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curtisa

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About curtisa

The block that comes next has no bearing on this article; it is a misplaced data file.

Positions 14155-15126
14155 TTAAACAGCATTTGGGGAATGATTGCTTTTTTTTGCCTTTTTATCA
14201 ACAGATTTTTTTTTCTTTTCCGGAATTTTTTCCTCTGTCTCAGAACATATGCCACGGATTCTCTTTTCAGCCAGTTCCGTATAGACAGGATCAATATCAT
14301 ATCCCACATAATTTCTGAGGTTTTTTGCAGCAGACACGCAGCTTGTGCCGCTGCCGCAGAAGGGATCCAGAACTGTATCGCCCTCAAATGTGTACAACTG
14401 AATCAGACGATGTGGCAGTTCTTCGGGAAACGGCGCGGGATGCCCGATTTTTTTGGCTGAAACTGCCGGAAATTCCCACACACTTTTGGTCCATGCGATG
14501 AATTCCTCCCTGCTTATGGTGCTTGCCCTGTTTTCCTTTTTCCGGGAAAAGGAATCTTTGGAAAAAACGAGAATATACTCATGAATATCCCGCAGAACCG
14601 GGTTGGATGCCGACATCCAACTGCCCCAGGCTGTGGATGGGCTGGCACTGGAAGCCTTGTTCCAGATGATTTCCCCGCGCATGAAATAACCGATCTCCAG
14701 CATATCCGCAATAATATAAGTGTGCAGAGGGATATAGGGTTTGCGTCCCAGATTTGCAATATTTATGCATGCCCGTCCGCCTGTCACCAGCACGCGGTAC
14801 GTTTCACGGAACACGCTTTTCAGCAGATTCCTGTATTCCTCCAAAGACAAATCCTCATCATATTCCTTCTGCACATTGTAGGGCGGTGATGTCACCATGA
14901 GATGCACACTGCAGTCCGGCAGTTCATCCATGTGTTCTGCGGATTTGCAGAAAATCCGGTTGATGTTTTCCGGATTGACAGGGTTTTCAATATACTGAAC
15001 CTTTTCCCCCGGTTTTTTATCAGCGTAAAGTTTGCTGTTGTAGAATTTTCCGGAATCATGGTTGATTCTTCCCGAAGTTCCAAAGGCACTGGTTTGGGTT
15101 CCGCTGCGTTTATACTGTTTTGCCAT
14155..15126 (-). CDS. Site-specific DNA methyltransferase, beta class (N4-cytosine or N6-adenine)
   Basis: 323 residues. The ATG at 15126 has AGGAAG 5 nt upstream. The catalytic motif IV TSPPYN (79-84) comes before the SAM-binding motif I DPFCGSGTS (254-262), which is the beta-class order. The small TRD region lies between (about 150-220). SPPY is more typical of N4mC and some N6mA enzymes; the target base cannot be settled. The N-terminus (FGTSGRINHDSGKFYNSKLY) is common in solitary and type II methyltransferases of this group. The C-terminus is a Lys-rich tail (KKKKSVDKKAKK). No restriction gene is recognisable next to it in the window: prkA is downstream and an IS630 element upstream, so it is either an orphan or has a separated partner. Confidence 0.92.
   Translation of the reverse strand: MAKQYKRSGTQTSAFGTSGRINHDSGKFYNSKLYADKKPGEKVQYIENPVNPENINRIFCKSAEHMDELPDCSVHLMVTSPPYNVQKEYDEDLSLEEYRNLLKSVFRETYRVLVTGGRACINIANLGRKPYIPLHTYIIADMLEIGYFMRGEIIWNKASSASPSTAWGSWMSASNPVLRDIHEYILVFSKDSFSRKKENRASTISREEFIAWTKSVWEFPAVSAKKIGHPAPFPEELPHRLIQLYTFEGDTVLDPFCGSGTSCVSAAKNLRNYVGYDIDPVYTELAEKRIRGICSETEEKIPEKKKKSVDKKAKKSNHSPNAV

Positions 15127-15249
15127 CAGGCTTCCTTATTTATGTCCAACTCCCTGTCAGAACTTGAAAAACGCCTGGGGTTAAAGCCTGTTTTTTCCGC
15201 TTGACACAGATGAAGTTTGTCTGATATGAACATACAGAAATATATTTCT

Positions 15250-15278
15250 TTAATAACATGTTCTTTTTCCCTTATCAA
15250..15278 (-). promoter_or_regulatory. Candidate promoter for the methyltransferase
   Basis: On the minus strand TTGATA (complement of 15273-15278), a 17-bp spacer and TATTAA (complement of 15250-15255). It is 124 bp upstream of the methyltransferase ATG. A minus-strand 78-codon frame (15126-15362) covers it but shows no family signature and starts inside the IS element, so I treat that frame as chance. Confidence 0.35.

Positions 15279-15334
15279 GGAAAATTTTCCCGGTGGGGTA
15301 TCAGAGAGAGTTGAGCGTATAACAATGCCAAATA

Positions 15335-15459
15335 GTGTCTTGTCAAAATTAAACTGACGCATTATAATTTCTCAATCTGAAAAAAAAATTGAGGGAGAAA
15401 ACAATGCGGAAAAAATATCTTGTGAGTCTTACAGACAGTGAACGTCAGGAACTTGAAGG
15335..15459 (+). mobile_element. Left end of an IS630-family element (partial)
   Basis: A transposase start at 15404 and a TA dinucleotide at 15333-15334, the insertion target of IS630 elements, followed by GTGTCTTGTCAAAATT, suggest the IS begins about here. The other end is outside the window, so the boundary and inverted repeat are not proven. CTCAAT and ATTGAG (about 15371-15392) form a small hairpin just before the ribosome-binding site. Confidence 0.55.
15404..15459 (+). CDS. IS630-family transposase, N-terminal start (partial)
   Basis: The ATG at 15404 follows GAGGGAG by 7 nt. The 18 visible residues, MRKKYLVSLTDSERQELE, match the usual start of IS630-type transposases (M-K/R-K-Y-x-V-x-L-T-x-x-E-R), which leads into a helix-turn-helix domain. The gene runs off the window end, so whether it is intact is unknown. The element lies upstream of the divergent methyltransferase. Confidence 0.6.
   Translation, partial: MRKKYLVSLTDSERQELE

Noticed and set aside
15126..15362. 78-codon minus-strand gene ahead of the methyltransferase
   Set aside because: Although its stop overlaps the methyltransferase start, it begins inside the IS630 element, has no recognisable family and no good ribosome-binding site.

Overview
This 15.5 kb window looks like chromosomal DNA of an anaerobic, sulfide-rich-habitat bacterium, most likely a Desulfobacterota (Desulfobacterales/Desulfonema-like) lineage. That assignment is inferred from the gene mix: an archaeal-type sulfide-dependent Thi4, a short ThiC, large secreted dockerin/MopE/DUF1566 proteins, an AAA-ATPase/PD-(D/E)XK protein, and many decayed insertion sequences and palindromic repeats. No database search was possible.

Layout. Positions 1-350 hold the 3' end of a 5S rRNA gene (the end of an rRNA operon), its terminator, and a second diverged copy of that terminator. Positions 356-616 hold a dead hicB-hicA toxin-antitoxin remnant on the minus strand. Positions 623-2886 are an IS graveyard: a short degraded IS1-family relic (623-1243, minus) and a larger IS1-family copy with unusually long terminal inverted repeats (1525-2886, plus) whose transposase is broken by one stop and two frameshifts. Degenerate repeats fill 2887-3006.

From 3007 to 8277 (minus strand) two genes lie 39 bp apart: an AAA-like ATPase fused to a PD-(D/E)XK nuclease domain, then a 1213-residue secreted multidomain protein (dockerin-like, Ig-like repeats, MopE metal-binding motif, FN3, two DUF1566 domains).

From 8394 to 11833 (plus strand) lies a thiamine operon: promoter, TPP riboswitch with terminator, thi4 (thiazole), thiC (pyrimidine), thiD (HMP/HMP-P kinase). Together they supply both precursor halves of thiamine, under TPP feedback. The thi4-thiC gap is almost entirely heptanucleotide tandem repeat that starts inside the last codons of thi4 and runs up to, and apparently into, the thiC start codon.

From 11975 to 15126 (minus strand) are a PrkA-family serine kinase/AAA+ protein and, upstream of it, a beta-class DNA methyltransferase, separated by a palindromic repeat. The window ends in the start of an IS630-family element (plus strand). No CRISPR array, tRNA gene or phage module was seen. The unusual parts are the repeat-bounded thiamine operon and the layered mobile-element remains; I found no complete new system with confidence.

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  1. Aye, but a guitar with a finish so rubbery that it dampens the natural decay and sound would be...well...kinda icky to play, to say the least To a degree, yes: Joe Satriani plays Surfing with the Alien on a cheap Strat clone It certainly sounds like Joe's playing, even if it doesn't exactly sound like Joe's sound. Surprised you put that ahead of wood. I'd personally put that waaaaaay down the list. Which is why I'm sure we'll never see any real objective reasoning behind the importance of the various components that make up an electric guitar and their subsequent impact on tone. Everyone's been 'trained' to know that mahogany is warm and maple is bright, but I bet any builder worth their salt could make a bright sounding mahogany-bodied guitar if they wanted to. A lot of the experiments trying to demonstrate the importance of some part of an electric guitar having an impact on tone centres around plucking long sustained notes or chords, or showing the results passing through a spectrum analyser to reveal the minutiae behind the sound. But the real-world application of testing like that is nearly meaningless as no-one plays or listens to their guitars in that way. We play in bands in bars, and perform pentatonic scales at 135BPM, and plug in to an AxeFX, and listen through headphones, and have a few drinks while we jam along with some backing tracks. And we do so safe in the knowledge that the wood underneath the opaque black paint finish on our Fendsonanez SuperThunderPatrolMeister86 is Honduran mahogany...or is it birch plywood?